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Comment: Re:"feels just like clicking a button" (Score 1) 213

by nscheffey (#29760287) Attached to: Hands-On Look At the BlackBerry Storm 2
The iPhone dictionary definitely considers key groupings when suggesting corrections. It also helps to prevent mistyping by making the "landing areas" for keys larger based on predictive text analysis:

Although you don’t see it with your eyes, the sizes of the keys on the iPhone keyboard are changing all the time. That is, the software enlarges the “landing area” of certain keys, based on probability. For example, supposed you type “tim.” Now, the iPhone knows that no word in the language begins timw or timr—and so, invisibly, it enlarges the “landing area” of the E key, which greatly diminishes your chances of making a typo on that last letter.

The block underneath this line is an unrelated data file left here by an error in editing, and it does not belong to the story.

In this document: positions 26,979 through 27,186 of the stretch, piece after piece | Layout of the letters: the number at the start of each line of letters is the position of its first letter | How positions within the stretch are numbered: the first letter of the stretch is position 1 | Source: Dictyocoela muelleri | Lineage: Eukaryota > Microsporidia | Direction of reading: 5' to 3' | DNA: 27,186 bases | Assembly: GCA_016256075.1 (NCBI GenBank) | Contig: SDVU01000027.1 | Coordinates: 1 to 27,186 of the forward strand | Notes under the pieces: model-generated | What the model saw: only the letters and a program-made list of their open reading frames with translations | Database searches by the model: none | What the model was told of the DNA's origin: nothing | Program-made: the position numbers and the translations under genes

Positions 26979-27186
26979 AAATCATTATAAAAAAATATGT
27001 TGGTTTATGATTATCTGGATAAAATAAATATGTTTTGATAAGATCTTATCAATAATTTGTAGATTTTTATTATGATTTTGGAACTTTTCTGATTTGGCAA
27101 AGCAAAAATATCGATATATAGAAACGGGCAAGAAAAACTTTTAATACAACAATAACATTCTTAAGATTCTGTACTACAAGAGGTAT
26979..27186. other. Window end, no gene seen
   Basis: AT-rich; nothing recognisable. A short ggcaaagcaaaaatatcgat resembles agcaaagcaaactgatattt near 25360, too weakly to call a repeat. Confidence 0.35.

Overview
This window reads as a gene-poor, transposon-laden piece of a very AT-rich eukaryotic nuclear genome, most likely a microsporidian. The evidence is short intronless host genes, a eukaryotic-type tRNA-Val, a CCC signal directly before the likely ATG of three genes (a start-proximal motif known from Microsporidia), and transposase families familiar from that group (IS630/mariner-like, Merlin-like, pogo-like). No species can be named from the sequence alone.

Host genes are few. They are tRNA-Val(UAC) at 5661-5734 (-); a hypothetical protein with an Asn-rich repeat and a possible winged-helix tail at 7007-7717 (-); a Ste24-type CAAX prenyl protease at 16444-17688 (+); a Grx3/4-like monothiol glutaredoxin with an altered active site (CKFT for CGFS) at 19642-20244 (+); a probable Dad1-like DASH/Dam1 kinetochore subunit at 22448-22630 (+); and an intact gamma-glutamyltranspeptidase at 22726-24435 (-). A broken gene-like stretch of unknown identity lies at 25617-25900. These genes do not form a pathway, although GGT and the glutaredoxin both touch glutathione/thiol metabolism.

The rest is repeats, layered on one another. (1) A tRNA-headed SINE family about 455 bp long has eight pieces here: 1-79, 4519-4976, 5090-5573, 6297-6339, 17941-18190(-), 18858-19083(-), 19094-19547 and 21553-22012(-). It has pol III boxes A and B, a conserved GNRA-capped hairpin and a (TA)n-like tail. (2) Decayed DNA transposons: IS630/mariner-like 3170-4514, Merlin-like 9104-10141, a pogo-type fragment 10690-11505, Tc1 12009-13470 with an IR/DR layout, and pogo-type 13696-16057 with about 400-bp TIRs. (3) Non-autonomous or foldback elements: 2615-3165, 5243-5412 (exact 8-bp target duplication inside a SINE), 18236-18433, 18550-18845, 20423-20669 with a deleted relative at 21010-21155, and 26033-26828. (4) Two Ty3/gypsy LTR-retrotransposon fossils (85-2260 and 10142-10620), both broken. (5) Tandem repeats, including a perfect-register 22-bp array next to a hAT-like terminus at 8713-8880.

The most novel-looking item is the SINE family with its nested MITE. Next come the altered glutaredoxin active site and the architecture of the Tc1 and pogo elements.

from http://pogue.blogs.nytimes.com/2007/06/27/iphone-keyboard-secrets/

Comment: Re:So trivial there's only one (Score 2, Interesting) 144

by nscheffey (#27959667) Attached to: Apple Hires Former OLPC Security Director

I personally haven't heard of any exploit in the wild except the trojan, for which the user has to be willing to provide their password to any old bit of software with unknown providence - to be honest I don't know how one could protect against that on any system.

Luckily, Ivan Krstic knows how. From a CNET article about Bitfrost:

Instead of blocking specific viruses, the system (Bitfrost) sequesters every program on the computer in a separate virtual operating system, preventing any program from damaging the computer, stealing files, or spying on the user. Viruses are left isolated and impotent, unable to execute their code.

Cobol programmers are down in the dumps.

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